Summary: A new study contradicts the popular belief that listening to music can help boost creativity. Researchers found people who listened to background music showed a significant impairment in the ability to complete tasks that tested verbal creativity.
Source: Lancaster University.
The popular view that music enhances creativity has been challenged by researchers who say it has the opposite effect.
Psychologists from the University of Central Lancashire, University of Gävle in Sweden and Lancaster University investigated the impact of background music on performance by presenting people with verbal insight problems that are believed to tap creativity.
They found that background music “significantly impaired” people’s ability to complete tasks testing verbal creativity – but there was no effect for background library noise.
For example, a participant was shown three words (e.g., dress, dial, flower), with the requirement being to find a single associated word (in this case “sun”) that can be combined to make a common word or phrase (i.e., sundress, sundial and sunflower).
The researchers used three experiments involving verbal tasks in either a quiet environment or while exposed to:
- Background music with foreign (unfamiliar) lyrics
- Instrumental music without lyrics
- Music with familiar lyrics
Dr Neil McLatchie of Lancaster University said: “We found strong evidence of impaired performance when playing background music in comparison to quiet background conditions.”
Researchers suggest this may be because music disrupts verbal working memory.
The third experiment – exposure to music with familiar lyrics- impaired creativity regardless of whether the music also boosted mood, induced a positive mood, was liked by the participants, or whether participants typically studied in the presence of music.
However, there was no significant difference in performance of the verbal tasks between the quiet and library noise conditions.
Researchers say this is because library noise is a “steady state” environment which is not as disruptive.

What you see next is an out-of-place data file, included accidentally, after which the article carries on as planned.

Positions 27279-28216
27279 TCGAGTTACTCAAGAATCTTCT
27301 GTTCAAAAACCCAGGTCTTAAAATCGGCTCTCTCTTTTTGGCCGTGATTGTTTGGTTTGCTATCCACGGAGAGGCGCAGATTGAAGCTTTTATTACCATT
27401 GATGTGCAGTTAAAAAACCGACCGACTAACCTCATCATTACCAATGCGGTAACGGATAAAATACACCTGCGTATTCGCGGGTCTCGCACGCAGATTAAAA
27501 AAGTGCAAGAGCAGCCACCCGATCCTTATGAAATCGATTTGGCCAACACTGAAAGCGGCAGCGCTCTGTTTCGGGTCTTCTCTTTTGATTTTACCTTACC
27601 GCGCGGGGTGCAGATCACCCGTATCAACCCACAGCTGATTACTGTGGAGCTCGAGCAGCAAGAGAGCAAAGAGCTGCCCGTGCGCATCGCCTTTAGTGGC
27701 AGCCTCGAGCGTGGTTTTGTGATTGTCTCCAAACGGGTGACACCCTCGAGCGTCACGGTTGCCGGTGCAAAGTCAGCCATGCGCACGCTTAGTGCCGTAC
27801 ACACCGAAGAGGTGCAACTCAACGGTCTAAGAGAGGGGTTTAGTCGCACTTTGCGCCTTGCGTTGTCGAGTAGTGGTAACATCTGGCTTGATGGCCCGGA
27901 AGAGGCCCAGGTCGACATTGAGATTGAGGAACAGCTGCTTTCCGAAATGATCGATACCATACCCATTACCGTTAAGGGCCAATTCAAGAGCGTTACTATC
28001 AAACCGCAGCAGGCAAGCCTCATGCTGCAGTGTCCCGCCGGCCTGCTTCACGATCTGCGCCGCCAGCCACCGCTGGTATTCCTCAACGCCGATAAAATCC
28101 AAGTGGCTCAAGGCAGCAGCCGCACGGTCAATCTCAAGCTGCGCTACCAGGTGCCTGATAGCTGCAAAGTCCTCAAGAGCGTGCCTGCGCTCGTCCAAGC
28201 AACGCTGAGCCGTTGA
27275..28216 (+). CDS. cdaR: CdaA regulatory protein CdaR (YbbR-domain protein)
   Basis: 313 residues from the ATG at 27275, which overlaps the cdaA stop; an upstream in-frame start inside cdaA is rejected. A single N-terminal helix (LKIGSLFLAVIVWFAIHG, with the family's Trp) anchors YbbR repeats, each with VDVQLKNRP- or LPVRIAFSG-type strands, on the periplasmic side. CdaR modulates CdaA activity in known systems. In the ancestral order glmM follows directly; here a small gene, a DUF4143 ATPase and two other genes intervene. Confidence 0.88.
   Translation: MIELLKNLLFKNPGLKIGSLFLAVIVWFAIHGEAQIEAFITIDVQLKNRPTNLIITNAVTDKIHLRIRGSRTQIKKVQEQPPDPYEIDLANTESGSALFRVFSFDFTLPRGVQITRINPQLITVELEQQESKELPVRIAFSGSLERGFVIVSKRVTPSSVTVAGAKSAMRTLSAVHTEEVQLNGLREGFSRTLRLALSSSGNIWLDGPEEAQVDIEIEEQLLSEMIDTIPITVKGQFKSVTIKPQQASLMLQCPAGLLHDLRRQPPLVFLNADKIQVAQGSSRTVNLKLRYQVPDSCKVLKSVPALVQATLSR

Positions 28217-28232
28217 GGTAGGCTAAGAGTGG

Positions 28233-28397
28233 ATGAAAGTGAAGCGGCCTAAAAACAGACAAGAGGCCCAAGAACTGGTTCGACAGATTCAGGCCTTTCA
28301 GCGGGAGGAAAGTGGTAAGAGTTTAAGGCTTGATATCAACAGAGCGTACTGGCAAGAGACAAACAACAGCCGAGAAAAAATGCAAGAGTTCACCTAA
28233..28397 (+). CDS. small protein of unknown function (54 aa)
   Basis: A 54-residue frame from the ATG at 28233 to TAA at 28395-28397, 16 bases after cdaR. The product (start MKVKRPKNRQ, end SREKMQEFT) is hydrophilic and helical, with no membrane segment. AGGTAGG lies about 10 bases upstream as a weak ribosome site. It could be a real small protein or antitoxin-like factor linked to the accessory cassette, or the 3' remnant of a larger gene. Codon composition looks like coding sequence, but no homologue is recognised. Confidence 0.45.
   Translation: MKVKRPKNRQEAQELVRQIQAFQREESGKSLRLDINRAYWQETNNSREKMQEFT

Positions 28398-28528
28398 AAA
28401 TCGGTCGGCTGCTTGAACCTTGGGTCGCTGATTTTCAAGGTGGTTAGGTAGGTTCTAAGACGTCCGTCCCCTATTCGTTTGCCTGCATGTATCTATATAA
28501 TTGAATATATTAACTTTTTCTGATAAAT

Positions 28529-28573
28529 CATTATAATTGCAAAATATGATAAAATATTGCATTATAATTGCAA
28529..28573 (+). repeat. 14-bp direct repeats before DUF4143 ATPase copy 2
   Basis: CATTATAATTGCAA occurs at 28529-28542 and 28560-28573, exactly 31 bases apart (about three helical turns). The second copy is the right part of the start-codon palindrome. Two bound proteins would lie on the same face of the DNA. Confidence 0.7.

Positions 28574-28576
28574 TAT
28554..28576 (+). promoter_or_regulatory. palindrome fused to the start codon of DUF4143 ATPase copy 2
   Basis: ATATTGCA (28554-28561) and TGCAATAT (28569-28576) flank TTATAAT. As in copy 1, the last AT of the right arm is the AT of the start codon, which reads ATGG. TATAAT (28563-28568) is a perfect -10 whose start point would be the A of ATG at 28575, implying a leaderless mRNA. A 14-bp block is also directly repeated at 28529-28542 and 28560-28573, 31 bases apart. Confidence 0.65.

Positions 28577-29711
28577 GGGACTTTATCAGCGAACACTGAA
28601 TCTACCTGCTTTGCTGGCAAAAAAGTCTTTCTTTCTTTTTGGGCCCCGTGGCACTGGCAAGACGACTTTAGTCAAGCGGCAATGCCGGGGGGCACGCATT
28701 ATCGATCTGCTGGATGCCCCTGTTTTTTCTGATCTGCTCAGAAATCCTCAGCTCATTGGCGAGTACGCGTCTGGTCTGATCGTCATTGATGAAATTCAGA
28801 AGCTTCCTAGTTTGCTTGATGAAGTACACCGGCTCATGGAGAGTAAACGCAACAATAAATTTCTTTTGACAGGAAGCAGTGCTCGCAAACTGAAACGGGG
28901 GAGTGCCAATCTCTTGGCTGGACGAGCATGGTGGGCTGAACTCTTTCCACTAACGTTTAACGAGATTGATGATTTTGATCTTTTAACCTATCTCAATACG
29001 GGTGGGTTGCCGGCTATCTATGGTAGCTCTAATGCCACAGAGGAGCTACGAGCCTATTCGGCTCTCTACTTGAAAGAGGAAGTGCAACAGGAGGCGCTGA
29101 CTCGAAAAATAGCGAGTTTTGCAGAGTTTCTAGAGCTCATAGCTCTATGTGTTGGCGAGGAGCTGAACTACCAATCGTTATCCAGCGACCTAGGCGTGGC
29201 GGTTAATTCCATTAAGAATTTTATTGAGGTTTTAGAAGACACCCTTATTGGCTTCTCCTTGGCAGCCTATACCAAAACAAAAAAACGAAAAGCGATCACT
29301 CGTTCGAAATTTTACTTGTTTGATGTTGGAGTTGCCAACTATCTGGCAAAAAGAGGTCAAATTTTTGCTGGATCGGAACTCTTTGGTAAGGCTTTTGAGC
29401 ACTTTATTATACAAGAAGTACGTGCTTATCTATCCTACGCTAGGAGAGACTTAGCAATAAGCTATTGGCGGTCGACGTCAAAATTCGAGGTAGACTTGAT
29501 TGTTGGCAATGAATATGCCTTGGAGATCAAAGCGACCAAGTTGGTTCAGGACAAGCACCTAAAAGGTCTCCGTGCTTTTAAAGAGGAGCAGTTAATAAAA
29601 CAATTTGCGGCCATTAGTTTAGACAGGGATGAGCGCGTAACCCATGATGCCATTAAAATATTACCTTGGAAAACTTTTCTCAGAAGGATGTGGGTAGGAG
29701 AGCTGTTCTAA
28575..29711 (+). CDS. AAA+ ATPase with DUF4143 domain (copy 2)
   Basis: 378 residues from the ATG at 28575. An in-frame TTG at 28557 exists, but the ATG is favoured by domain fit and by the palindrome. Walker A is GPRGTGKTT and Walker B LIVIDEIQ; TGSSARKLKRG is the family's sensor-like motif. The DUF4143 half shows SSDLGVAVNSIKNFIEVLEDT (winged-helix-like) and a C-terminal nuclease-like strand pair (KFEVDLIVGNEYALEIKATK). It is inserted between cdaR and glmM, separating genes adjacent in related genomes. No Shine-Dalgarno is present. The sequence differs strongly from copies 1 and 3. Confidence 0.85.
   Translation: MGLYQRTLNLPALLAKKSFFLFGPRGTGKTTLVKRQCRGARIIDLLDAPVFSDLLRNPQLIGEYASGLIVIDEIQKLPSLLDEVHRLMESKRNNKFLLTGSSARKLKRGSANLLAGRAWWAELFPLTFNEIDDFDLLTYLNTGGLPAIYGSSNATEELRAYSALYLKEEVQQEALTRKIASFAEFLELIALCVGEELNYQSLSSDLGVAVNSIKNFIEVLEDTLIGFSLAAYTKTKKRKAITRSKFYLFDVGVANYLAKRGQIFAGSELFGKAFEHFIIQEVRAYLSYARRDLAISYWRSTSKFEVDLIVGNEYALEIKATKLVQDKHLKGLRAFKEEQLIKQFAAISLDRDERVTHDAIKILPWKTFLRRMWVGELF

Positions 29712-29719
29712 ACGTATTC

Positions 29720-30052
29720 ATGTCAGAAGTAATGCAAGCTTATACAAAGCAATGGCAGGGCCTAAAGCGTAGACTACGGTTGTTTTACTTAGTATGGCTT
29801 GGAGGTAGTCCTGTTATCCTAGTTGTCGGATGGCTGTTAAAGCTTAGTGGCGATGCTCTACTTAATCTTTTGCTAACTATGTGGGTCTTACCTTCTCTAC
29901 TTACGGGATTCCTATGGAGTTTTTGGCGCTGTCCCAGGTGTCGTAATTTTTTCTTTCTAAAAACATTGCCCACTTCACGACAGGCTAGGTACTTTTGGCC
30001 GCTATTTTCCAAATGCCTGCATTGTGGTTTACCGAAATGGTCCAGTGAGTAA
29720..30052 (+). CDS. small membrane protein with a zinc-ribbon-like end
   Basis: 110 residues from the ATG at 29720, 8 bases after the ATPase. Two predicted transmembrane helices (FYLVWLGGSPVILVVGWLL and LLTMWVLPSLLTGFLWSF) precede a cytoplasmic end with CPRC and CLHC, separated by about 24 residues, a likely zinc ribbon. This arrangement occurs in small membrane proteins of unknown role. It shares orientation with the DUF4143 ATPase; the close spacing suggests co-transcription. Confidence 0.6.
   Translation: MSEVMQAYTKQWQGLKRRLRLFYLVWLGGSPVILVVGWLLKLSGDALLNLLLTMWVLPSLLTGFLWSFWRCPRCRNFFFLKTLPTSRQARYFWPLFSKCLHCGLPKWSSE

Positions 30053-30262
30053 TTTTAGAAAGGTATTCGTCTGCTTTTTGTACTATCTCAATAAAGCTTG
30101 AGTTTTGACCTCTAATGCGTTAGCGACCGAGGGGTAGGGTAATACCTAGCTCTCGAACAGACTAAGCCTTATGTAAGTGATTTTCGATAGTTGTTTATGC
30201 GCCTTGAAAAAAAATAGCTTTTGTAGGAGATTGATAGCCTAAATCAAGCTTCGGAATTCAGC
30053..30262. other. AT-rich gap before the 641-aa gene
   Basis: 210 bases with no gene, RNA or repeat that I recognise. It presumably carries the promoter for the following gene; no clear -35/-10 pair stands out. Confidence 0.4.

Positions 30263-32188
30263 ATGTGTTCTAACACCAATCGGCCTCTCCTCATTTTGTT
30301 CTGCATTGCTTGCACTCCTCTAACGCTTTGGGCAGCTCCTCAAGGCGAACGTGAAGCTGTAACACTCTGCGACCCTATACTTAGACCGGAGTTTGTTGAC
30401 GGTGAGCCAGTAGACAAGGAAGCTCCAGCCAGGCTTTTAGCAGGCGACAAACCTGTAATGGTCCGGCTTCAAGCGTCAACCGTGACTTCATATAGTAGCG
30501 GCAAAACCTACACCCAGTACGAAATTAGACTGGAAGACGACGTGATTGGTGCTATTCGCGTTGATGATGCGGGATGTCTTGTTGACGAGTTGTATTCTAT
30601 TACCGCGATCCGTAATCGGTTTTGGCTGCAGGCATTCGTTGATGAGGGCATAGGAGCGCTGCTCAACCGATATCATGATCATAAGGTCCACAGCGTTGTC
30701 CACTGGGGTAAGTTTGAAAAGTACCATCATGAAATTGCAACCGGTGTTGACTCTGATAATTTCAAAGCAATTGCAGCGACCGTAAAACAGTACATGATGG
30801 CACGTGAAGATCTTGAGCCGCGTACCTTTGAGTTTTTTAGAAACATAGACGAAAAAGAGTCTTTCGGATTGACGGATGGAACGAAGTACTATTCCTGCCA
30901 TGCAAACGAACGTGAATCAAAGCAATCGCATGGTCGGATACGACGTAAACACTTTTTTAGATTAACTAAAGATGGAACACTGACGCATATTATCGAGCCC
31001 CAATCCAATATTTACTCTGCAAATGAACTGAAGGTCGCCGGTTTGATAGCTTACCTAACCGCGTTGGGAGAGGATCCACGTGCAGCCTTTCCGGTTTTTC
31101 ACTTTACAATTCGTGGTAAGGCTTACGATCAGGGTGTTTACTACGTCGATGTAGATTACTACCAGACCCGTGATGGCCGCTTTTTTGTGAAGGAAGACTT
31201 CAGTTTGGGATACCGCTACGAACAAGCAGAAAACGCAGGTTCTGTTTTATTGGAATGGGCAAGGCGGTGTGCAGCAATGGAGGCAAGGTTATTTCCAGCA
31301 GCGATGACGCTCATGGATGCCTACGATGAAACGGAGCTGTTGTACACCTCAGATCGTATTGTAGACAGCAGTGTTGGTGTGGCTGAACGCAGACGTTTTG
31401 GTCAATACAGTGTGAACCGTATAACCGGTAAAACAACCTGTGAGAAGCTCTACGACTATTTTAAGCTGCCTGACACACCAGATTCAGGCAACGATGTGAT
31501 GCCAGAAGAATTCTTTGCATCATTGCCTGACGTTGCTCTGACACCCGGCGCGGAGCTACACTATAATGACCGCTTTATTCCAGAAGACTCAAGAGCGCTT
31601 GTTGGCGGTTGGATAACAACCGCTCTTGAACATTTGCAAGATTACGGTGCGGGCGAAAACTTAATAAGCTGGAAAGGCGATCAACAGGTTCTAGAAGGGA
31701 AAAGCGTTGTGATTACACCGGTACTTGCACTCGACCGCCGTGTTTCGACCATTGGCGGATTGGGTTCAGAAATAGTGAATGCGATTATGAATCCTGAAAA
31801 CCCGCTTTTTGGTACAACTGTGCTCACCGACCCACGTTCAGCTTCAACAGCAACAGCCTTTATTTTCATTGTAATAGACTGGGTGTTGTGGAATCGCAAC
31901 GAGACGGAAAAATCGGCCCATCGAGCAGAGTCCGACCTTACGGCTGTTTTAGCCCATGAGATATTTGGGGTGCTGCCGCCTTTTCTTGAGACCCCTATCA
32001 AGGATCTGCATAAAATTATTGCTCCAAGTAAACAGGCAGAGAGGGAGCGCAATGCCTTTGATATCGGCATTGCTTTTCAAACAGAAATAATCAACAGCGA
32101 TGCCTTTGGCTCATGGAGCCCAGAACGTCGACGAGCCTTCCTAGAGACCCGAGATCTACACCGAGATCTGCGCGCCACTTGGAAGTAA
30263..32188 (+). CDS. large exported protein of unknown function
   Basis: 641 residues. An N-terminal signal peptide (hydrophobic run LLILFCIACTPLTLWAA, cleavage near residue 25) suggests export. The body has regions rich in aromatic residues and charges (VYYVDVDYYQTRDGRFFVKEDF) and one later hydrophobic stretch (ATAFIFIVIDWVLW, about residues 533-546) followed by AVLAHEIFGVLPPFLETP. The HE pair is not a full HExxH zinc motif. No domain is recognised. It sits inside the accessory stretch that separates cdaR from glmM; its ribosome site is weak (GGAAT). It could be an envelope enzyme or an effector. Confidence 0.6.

“To conclude, the findings here challenge the popular view that music enhances creativity, and instead demonstrate that music, regardless of the presence of semantic content (no lyrics, familiar lyrics or unfamiliar lyrics), consistently disrupts creative performance in insight problem solving.”
Source: Gillian Whitworth – Lancaster University
Publisher: Organized by NeuroscienceNews.com.
Image Source: NeuroscienceNews.com image is credited to Lancaster University.
Original Research: Open access research for “Background music stints creativity: Evidence from compound remote associate tasks” by Emma Threadgold, John E. Marsh, Neil McLatchie, and Linden J. Ball in Applied Psychology: An International Review. Published February 2 2019.
[cbtabs][cbtab title=”MLA”]Lancaster University “How Listening to Music ‘Significantly Impairs’ Creativity.” NeuroscienceNews. NeuroscienceNews, 27 February 2019.
<https://neurosciencenews.com/music-creativity-10831/>.[/cbtab][cbtab title=”APA”]Lancaster University (2019, February 27). How Listening to Music ‘Significantly Impairs’ Creativity. NeuroscienceNews. Retrieved February 27, 2019 from https://neurosciencenews.com/music-creativity-10831/[/cbtab][cbtab title=”Chicago”]Lancaster University “How Listening to Music ‘Significantly Impairs’ Creativity.” https://neurosciencenews.com/music-creativity-10831/ (accessed February 27, 2019).[/cbtab][/cbtabs]
Background music stints creativity: Evidence from compound remote associate tasks
Background music has been claimed to enhance people’s creativity. In three experiments, we investigated the impact of background music on performance of Compound Remote Associate Tasks (CRATs), which are widely thought to tap creativity. Background music with foreign (unfamiliar) lyrics (Experiment 1), instrumental music without lyrics (Experiment 2), and music with familiar lyrics (Experiment 3) all significantly impaired CRAT performance in comparison with quiet background conditions. Furthermore, Experiment 3 demonstrated that background music impaired CRAT performance regardless of whether the music induced a positive mood or whether participants typically studied in the presence of music. The findings challenge the view that background music enhances creativity and are discussed in terms of an auditory distraction account (interference‐by‐process) and the processing disfluency account.